Many early American writers had a preoccupation with the natural world. Choose two texts from our textbook, The Norton Anthology of American Literature, ninth edition, and compare and contrast the ways in which the natural world influenced these writings and how the portrayal of the natural world reflects the author's broader purpose in the construction of their texts.

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Your first step in completing this assignment is to decide on two texts to compare. You might select William Bradford and take a close look at his Of Plymouth Plantation. You will notice, perhaps, that nature is often something of an enemy to Bradford and his companions as they struggle to make a life for themselves in the wilderness. Pay close attention to the sections discussing the sea voyage and the initial settlement.

If you are interested in poetry, you might select Edward Taylor's "Upon a Wasp Chilled with Cold." The natural world again influences this poem, and once again, nature is seen as something rather dangerous and destructive, or at least uncaring about the creatures within it. Taylor, however, uses this reflection to turn his mind to God and look through the natural world to see Him.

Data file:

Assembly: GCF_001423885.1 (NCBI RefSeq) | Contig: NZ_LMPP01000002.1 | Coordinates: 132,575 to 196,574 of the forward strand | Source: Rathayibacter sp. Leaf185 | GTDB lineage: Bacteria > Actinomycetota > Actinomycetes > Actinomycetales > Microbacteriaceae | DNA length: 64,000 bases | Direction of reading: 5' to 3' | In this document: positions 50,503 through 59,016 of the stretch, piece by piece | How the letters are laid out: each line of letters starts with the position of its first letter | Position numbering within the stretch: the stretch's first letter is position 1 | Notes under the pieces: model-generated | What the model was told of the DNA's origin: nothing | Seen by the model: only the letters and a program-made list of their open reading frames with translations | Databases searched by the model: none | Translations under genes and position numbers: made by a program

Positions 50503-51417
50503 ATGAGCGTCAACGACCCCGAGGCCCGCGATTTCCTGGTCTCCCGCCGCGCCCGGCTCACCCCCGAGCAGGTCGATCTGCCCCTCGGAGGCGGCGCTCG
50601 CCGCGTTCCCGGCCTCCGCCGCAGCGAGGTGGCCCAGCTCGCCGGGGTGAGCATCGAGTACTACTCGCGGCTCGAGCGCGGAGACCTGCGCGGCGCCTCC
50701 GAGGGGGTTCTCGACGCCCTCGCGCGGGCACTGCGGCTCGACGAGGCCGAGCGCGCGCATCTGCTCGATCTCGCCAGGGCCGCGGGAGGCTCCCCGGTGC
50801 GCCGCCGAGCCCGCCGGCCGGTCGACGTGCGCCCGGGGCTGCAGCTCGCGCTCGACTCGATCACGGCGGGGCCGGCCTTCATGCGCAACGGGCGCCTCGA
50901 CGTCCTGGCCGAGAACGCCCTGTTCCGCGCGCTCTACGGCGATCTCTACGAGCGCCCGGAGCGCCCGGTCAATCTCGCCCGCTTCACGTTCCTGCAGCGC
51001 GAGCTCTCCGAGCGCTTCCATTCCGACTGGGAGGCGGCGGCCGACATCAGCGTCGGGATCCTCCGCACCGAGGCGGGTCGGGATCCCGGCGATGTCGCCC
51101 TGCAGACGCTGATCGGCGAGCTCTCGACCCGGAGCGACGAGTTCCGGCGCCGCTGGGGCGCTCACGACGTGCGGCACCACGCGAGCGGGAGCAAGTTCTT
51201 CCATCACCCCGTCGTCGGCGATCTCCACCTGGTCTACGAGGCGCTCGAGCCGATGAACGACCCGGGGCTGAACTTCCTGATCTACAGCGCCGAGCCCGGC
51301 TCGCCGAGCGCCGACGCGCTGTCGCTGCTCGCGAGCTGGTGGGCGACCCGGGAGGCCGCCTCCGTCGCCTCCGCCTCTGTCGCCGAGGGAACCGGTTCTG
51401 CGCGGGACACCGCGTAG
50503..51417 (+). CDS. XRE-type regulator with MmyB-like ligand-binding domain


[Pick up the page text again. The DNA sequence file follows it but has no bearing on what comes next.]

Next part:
Another good possibility lies in J. Hector St. John de Crèvecoeur's Letters from an American Farmer. Pay special attention to the letter on snakes and a hummingbird. The creatures in this letter become symbolic of the struggles of human life.

Finally, you might use the excerpt from Thomas Jefferson's Notes on the State of Virginia that deals with the natural bridge. Jefferson focuses on the sublimity of nature and how the natural world creates various responses in the human viewer. Jefferson's purpose in the work was to promote his native state and show that it is in no way inferior to the Old World.

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